TCA Podcast, – “Conversations with Consequences,” Episode 217 – Haley Mcnamara on Instagram’s Ills & TCA Team Celebrates Father’s Day! With a shocking expose on Instagram published in the Wall Street Journal, Haley McNamara of the National Center on Sexual Exploitation joins to discuss how children are being targeted with offensive and vulgar content–and why social media platforms should be held accountable. As we celebrate Father’s Day this weekend, the TCA team discusses the true essence of fatherhood and why strong, virtuous men are needed now more than ever. We also remember our spiritual fathers ahead of a beautiful homily by Father Roger Landry reflecting on this Sunday’s Gospel. Catch the show every Saturday at 7amET/5pmET on EWTN radio! 1. Pope Francis leaves Rome hospital 9 days after operation; surgeon says ‘he’s better than before’, By Frances D’Emilio, Associated Press, June 16, 2023, 7:24 AM Pope Francis on Friday was discharged from the Rome hospital where he had abdominal surgery nine days earlier to repair a hernia and remove painful scarring, with his surgeon saying the pontiff is now “better than before” the hospitalization. __________________________________________________________ 2. Franciscan chaplains return to Walter Reed hospital, ending two-month contracting dispute, Defense Health Agency had awarded deal to secular firm that couldn’t hire Catholic priests as chaplains, By Mark A. Kellner, The Washington Times, June 16, 2023, Pg. A10 A two-month impasse over providing Catholic chaplain services to patients and staff at Walter Reed National Military Medical Center ended Wednesday, the Archdiocese for the Military Services said. Franciscan priests and friars of the Holy Name College Friary in Silver Spring, Maryland, returned to the facility under a new, five-year contract, the archdiocese said. A 20-year contracting relationship with the Franciscans abruptly ended on March 31, when the Defense Health Agency awarded the contract for Catholic chaplain services to a secular firm. Critics said the contract awarded to Mack Global LLC, a company in Richmond, was invalid because Catholic priests serving as chaplains must work for a bishop, not a private organization. __________________________________________________________ 3. Alabama, Texas, best states for religious nonprofits, Maryland next-to-last, study finds, Groups provide 40% of social safety-net spending, get 28% of charitable giving, By Mark A. Kellner, The Washington Times, June 16, 2023, Pg. A6 Alabama and Texas offer the most faith-friendly regulatory environments in the nation for religious nonprofits, while Maryland and Virginia rank near the bottom, according to a new study. The Napa Legal Institute, a D.C.-based nonprofit, on Wednesday unveiled its “Faith and Freedom Index,” which measures the “friendliness” of state regulation and tax policy as applied to faith-oriented nonprofits. The group said that scores for religious freedom and regulatory freedom in each state are combined to yield an overall total. Faith-based nonprofits received 28% of charitable donations in 2020, or $131 billion in funding, according to the GivingUSA 2021 report. __________________________________________________________ 4. US bishops’ new leader blasts Dodgers for honoring faux ‘queer and trans nuns’, By John Lavenburg, Crux, June 16, 2023 Encouraging Catholics to be “slaves to the truth,” Archbishop Timothy Broglio delivered his first address as the new leader of the US bishops on Thursday, touching on immigration reform, support for Haiti and Ukraine, and what he called the “disrespect for the truth and traditions” of the faith by a group the Los Angeles Dodgers will honor Friday night. Broglio, the Archbishop of the Archdiocese for the Military Services, USA, made the comments in first address as U.S. Bishops’ Conference president at the spring general assembly. He also applauded the fruits of the ongoing National Eucharistic Revival, and Pope Francis’s global Synod on Synodality. __________________________________________________________ 5. A nun commends Dodgers’ handling of Pride Night controversy; some archbishops call it blasphemy, By David Crary, Associated Press, June 16, 2023, 6:00 AM Devout baseball fans might view their teams’ performance as heavenly or hellish, depending on the quality of play. Currently, it’s the Los Angeles Dodgers’ handling of their annual Pride Night — not the team’s record — that has provoked emotional reactions from religious people, including prominent faith leaders, Catholic nuns, and even the team’s All-Star ace. Indeed, three high-ranking U.S. Catholic leaders this week suggested the team had committed blasphemy. The Dodgers have been holding Pride Nights for 10 years, but this year’s edition — taking place Friday night — became entangled last month in a high-profile controversy. Under a barrage of criticism from some conservative Catholics, the team rescinded an invitation to a satirical LGBTQ+ group called the Sisters of Perpetual Indulgence to be honored at Pride Night. The Sisters’ performers — mostly men who dress flamboyantly as nuns — are active in protests and charitable programs.  Although official Catholic teaching opposes same-sex marriage and same-sex sexual activity, there are many Catholics who want the church to be more inclusive toward LGBTQ+ people. Among them are nuns in the U.S. who have ministered empathetically to LGBTQ+ Catholics, and took note when the Sisters of Perpetual Indulgence made news last month.One of them, Sister Jeannine Gramick, has ministered to LGBTQ+ Catholics for more than 50 years and is a co-founder of New Ways Ministry, which advocates on their behalf. She publicly shared a letter she wrote to the Dodgers, welcoming their re-invitation to the drag group and saying its members deserved recognition for their charity work. “While I am uncomfortable with the Sisters of Perpetual Indulgence using the nuns’ old garb to draw attention to bigotry, whether Catholic or not, there is a hierarchy of values in this situation,” Gramick wrote. __________________________________________________________ 6. Pope sends Benedict XVI’s former aide back to Germany in latest sign of falling out, By Nicole Winfield, Associated Press, June 15, 2023, 7:58 AM Pope Francis has fired the longtime aide to the late Pope Benedict XVI from his Vatican job and ordered him to return to his native Germany, the final chapter in a very public falling out that culminated with the aide’s tell-all memoir that was highly critical of Francis. The Vatican confirmed that Archbishop Georg Gaenswein had officially ended his job as prefect of the papal household as of Feb. 28. A statement issued Thursday while Francis was in the hospital recovering from abdominal surgery said the pope had ordered Gaenswein to return to Freiburg, Germany, his diocese of origin, by July 1. While all papal secretaries usually return to their dioceses of origin following the death of the pope they served, the Vatican’s announcement betrayed some of the ill-will that had developed between Francis and Gaenswein. Francis gave Gaenswein no new assignment, and at 66, he is nearly a decade too young to retire. 7. Catholic bishops’ president calls for better border management, continued care for immigrants, By Peter Smith, Associated Press, June 15, 2023, 2:58 PM The leader of the nation’s Catholic bishops weighed in on ongoing immigration issues Thursday, calling for effective border management while emphasizing the church’s need to help migrants — and questioning political leaders who are transporting them to faraway states. “We strive to encourage those well-intentioned lawmakers who are seeking to enact effective and humane border management as part of a framework of comprehensive immigration reforms,” said Archbishop Timothy Broglio, president of the U.S. Conference of Catholic Bishops, in an address at the start of the bishops’ spring gathering. He called on fellow Catholics to continue aid to immigrants. “We cannot fail to see the face of Christ in all of those who need our assistance, especially the poor and the vulnerable,” said Broglio, who heads the Archdiocese for the Military Services. “I know that this can put us at odds with certain groups or those who fear immigration. But our commitment is to the … dignity of the human person from conception to natural death.” __________________________________________________________ 8. Documents show how conservative doctors influenced abortion, trans rights, By Lauren Weber, Caitlin Gilbert and Taylor Lorenz, The Washington Post, June 15, 2023, 6:00 AM, Opinion A small group of conservative doctors has sought to shape the nation’s most contentious policies on abortion and transgender rights by promoting views rejected by the medical establishment as scientific fact, according to documents reviewed by The Washington Post that describe the group’s internal strategies. The records show that after long struggling to attract members, the American College of Pediatricians gained outsize political influence in recent years, primarily by using conservative media as a megaphone in its quest to position the group as a reputable source of information. The organization has successfully lobbied since 2021 for laws in more than a half-dozen states that ban gender-affirming care for transgender youths, with its representatives testifying before state legislatures against the guidelines recommended by mainstream medical groups, according to its records. It gained further national prominence this year as one of the plaintiffs in the federal lawsuit to limit access to mifepristone, a key abortion drug. Despite efforts to invoke the credibility of the medical profession, the American College of Pediatricians is viewed with skepticism by the medical establishment. For years, the group has presented statistics and talking points to state legislators, public school officials and the American public as settled science while internal documents emphasize how religion and morality influence its positions. Meeting minutes from 2021 describe how the organization worked with religious groups to “affect the idea makers through the high courts, professional literature, and legislatures.” __________________________________________________________ 9. Religious Charter Schools Are OK in Oklahoma, St. Isidore’s approval is a win for authentic educational pluralism and faithful practice., By Nicole Stelle Garnett, The Wall Street Journal, June 15, 2023, 3:33 PM, Opinion Supporters of educational choice and religious liberty had cause for celebration on June 5, when the Oklahoma Virtual Charter School Board approved the initial application for the nation’s first religious charter school. St. Isidore of Seville Catholic Virtual School, a joint venture of the Oklahoma City and Tulsa dioceses, will serve students statewide with the goal of bringing high-quality Catholic education to those who need it most. As the state’s bishops explained after the vote, the school will “be founded in the Catholic intellectual tradition of excellence” and “provide innovative educational options for underserved populations,” including students in rural areas, Hispanic and Native communities, and those with “special educational needs.” That sounds promising—unless you oppose educational freedom or maintain antiquated views of the First Amendment.   Recent events in Oklahoma have begun a nationwide debate about the constitutionality of state charter-school laws that target religious institutions for exclusion. The board’s approval of St. Isidore marks a turning point in American education policy—one that embraces authentic pluralism, rejects religious discrimination, and extends the gift of high-quality education to more kids. Ms. Garnett is a law professor at the University of Notre Dame. __________________________________________________________ 10. Bishops could vote to ban transgender procedures at Catholic hospitals: ‘Respect for human dignity’, Bishops previously released statement warning about ‘technological manipulation of the human body’, By Jon Brown, Fox News, June 15, 2023, 2:03 PM Roman Catholic bishops in the U.S. are slated to vote this week on issuing guidance to Catholic hospitals that would prohibit transgender surgeries and puberty-blocking drugs. The U.S. Conference of Catholic Bishops (USCCB) is scheduled to vote on the contentious issue during their annual 2023 Spring Plenary Assembly in Orlando, according to the National Catholic Reporter. The measure, if approved, would allow the bishop’s doctrine committee to revise the Religious and Ethical Directives for Catholic Health Care, which serves as “authoritative guidance on certain moral issues that face Catholic health care today.” __________________________________________________________ 11. U.S. bishops urge Congress to make housing affordable, By Tyler Arnold, Catholic News Agency, June 15, 2023, 10:20 AM The United States Conference of Catholic Bishops (USCCB) is urging Congress to support affordable housing measures as high rates of inflation continue to cause increasing housing and rent costs for American families. Archbishop Borys Gudziak, who serves as the chairman of the USCCB’s Committee on Domestic Justice and Human Development, sent a letter to House and Senate Appropriations Committee leadership, which outlined the USCCB’s policies. The letter was also signed by Catholic Charities USA Vice President of Government Relations Anthony Granado. “Robust investments in federal housing programs equip families and communities with the resources they need to thrive,” the letter reads. “… A just framework for future budgets cannot rely on disproportionate cuts in essential services to poor and other vulnerable persons. It requires shared sacrifice by all, including raising adequate revenues, eliminating unnecessary spending, and addressing the long-term costs of health insurance and retirement programs fairly.” The letter cautions that housing makes up a large portion of family budgets, with about 10.7 million low-income renters spending more than half of their income on housing costs. It notes that the Catholic Church is the largest private provider of housing services for the poor but that they lack the resources to support everyone in need. __________________________________________________________ 12. ‘Pride Mass’ takes place in Washington, D.C., despite calls for cardinal to intervene, By Peter Pinedo, Catholic News Agency, June 15, 2023, 12:35 PM A “Pride Mass” took place in Washington, D.C.’s Holy Trinity Catholic Church Wednesday night despite calls for Cardinal Wilton Gregory to cancel it. About 250 people attended the third annual Pride Mass, organized by Holy Trinity’s LGBTQIA+ Ministry at the Jesuit-run church, located in D.C.’s Georgetown neighborhood. President Joe Biden has been known to attend Sunday Mass at Holy Trinity, as has former House Speaker Nancy Pelosi. President John F. Kennedy and his family also attended Mass at the church. According to an online statement from the celebrant, the parish’s pastor, Father Kevin Gillespie, SJ, the Mass was “an expression of our parish’s mission statement to accompany one another in Christ, celebrate God’s love, and transform lives.” __________________________________________________________ 13. GOP defense bill would end abortion, sex-change drugs at VA facilities, By Tyler Arnold, Catholic News Agency, June 15, 2023, 4:00 PM House Republicans advanced legislation that would prevent Veterans Affairs facilities from performing abortions in most cases, block funds for sex-change drugs, and establish religious freedom protections. The Republican-led House Appropriations Committee included these provisions in a defense spending bill, which provides more than $317 billion in funding for the Department of Defense (DOD). They were added through amendments proposed by Rep. John Carter, R-Texas, and approved on a party-line vote 34-27. Some of the amendments are meant to circumvent new policies created by Veterans Affairs, such as the Interim Final Rule that allows abortion in some cases, and its decision to provide patients with hormone therapy and prosthetics to help facilitate sex changes. __________________________________________________________ 14. Eight questions with Archbishop Broglio, By The Pillar, June 15, 2023, 6:00 PM, Interview While U.S. bishops took a lunch break from their spring plenary assembly in Orlando, Florida on June 15, The Pillar caught up with Archbishop Timothy Broglio, USCCB president and Archbishop of the Military Services, for a brief hallway conversation about the Eucharistic Revival, the Los Angeles Dodgers, and how to respond to anti-Catholicism. __________________________________________________________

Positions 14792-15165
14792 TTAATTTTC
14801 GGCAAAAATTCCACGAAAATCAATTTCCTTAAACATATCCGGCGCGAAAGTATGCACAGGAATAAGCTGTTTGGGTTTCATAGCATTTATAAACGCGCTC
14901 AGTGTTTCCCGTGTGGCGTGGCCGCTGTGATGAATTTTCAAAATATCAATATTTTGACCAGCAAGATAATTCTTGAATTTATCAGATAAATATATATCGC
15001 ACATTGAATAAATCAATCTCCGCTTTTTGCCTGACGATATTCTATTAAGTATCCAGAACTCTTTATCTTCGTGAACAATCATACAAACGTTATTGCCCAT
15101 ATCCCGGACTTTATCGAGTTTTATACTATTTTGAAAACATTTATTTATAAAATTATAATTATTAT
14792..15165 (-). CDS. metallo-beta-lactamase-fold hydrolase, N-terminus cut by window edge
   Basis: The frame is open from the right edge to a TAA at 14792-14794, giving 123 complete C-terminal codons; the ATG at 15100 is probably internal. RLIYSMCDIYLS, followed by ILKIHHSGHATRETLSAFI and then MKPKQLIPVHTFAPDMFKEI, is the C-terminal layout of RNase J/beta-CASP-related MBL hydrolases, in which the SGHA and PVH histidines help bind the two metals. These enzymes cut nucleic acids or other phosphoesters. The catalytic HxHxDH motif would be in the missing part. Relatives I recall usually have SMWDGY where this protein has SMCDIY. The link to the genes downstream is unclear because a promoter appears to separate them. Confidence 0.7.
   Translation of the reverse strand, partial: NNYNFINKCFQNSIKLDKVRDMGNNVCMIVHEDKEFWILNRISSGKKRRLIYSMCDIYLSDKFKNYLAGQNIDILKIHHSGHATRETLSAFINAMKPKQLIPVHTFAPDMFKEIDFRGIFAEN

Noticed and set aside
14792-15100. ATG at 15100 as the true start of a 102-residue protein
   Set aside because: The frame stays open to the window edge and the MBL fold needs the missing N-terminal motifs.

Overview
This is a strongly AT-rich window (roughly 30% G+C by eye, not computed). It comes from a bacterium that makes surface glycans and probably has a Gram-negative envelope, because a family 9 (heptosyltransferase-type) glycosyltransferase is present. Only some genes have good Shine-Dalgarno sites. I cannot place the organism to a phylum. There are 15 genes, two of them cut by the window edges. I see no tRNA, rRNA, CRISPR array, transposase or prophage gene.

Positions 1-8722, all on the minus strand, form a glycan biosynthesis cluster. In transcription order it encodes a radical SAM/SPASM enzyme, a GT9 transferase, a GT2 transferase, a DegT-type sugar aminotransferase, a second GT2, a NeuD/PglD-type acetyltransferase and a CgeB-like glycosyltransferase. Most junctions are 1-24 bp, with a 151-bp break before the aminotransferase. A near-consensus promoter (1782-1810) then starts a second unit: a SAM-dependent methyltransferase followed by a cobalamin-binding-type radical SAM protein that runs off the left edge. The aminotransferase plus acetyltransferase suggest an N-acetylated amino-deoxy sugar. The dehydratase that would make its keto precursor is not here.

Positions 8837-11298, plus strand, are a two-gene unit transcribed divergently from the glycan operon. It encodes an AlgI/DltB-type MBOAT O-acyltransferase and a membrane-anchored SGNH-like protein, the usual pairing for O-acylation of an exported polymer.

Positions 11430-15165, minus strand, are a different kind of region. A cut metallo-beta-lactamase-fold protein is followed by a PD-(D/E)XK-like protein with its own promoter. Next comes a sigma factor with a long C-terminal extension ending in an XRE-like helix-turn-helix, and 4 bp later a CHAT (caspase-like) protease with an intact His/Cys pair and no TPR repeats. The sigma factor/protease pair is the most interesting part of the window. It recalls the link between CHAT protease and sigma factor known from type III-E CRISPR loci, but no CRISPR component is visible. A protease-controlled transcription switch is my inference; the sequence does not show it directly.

TCA Media Monitoring provides a snapshot from national newspapers and major Catholic press outlets of coverage regarding significant Catholic Church news and current issues with which the Catholic Church is traditionally or prominently engaged. The opinions and views expressed in the articles do not necessarily reflect the views of The Catholic Association.